On our last day in Madrid we enjoyed both the Museo Nacional del Prado and the Museo Sorolla, two very different museums. The Prado, a grand structure and one of the world’s great art museums, contains a collection that includes all the Spanish masters along with other art history gems. Goya, Greco, Velazquez are highlights, most notably Velazquez’s Las Meninas, a painting copied or translated by many other artists throughout history — it’s a stunner, in subject matter, composition, and technical mastery. The other painting I wanted to show Dad was Hieronymus Bosch’s Garden of Earthly Delights, whose surreal imagery seems twenty-first century rather than from the sixteenth century when it was painted.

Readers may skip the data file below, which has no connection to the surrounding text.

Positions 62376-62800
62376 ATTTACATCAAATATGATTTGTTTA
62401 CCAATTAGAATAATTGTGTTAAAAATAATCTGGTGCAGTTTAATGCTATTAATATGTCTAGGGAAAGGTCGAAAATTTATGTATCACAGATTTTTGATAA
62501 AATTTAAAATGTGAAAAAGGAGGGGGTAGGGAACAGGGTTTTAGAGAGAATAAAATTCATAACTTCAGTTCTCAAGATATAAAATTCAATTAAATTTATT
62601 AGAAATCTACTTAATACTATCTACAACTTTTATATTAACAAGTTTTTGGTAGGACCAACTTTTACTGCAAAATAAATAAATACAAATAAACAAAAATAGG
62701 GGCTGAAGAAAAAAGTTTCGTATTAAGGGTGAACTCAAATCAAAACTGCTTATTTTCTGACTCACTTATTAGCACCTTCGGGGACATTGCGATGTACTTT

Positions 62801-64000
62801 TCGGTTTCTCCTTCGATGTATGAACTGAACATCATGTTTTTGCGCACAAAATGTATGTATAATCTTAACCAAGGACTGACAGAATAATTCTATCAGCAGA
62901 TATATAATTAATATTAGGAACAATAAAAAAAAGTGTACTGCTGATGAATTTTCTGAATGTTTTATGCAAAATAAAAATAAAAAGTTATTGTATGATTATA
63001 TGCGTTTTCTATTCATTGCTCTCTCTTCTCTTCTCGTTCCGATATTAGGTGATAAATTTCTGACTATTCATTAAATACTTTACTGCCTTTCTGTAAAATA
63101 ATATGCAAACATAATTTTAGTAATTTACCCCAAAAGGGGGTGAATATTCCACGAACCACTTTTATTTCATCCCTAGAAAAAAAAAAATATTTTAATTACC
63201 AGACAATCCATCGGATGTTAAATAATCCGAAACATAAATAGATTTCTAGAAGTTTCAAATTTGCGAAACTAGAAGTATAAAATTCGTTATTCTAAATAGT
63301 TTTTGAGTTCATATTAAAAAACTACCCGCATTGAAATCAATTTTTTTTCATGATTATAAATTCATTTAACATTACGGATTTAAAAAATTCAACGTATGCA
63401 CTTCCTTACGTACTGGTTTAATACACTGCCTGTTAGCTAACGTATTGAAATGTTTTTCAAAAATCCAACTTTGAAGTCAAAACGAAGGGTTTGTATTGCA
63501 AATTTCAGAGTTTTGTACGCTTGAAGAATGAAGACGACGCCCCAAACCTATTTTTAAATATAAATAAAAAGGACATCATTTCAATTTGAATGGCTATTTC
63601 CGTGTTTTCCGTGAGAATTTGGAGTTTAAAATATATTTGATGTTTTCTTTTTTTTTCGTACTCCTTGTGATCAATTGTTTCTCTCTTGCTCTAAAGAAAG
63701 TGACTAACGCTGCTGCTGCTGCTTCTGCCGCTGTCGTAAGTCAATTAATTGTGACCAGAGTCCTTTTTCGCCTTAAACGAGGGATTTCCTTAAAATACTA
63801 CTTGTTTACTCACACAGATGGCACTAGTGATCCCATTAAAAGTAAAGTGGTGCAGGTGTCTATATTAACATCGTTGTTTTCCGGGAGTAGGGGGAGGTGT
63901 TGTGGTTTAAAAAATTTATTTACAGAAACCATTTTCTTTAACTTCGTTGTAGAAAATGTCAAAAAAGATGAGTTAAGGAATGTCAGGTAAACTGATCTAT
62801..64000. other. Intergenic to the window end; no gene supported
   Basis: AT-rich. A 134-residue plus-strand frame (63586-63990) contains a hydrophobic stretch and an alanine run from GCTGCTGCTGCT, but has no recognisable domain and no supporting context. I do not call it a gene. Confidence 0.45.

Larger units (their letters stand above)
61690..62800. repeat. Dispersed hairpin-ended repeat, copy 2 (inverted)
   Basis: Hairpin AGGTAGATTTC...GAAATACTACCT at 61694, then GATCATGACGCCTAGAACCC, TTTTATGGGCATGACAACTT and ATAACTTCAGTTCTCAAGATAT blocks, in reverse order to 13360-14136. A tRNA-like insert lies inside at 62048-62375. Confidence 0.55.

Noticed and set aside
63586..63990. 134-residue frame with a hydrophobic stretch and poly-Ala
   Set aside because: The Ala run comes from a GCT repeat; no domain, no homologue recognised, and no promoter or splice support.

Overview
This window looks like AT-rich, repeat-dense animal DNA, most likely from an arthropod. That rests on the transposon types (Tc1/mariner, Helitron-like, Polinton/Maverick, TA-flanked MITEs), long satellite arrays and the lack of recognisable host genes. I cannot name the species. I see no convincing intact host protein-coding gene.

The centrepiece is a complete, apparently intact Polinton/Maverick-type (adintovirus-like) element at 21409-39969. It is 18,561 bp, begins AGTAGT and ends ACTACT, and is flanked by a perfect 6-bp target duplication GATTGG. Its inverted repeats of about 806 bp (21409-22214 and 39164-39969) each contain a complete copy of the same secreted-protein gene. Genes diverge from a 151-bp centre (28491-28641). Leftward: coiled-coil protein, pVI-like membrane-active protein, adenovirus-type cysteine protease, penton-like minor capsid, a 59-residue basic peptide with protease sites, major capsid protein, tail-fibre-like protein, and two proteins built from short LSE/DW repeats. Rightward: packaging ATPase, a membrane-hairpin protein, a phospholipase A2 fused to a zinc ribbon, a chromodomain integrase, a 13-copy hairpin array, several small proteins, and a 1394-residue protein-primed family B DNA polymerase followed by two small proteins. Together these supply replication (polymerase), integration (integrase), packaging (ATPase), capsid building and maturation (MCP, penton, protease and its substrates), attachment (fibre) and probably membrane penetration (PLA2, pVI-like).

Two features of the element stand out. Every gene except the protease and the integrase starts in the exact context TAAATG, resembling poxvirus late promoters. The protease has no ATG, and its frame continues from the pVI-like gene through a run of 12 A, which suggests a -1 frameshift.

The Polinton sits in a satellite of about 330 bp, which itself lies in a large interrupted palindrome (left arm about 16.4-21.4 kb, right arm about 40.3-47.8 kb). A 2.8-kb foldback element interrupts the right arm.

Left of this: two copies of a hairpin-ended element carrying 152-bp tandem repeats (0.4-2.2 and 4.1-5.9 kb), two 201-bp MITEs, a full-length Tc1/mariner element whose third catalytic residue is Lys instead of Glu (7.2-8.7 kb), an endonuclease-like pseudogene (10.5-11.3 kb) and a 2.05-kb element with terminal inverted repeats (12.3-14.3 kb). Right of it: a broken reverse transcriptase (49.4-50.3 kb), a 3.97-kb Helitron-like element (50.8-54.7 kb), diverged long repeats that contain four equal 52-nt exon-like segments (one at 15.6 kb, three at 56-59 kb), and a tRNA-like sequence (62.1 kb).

After the crowds of the Prado, we took the Metro up to where the painter Joachin Sorolla’s house and studio are located. The building is now a museum of the artist’s work. Sorolla was a favorite painter of mine during art school days — his rich, lush brush strokes capture expression and movement so adeptly — every stroke counts. During my visit to Madrid eighteen years ago I’d wanted to see this museum, but it was closed for renovation then. To see it with Dad has been one of the highlights of our Madrid visit. While looking at Sorolla’s art, I thought how much Mom, Arlene, and Ginny would have enjoyed seeing his paintings and sculpture work — their uncle was a well-known portrait artist in Chicago and their dad an architect and builder. Creativity runs in the Charn family, with some of the sisters’ kids (including me) and grandkids involved in art or music. It’s fitting to end our ‘vacation’ time in Spain by looking at artwork.
We finished the day with a trout dinner at La Trucha (The Trout), a restaurant where locals go near our hostel. As I write this post tonight, a Spanish TV news station is featuring a segment on the Camino and Galicia. Tomorrow it’s off to the airport where I’ll post concluding thoughts about these past weeks.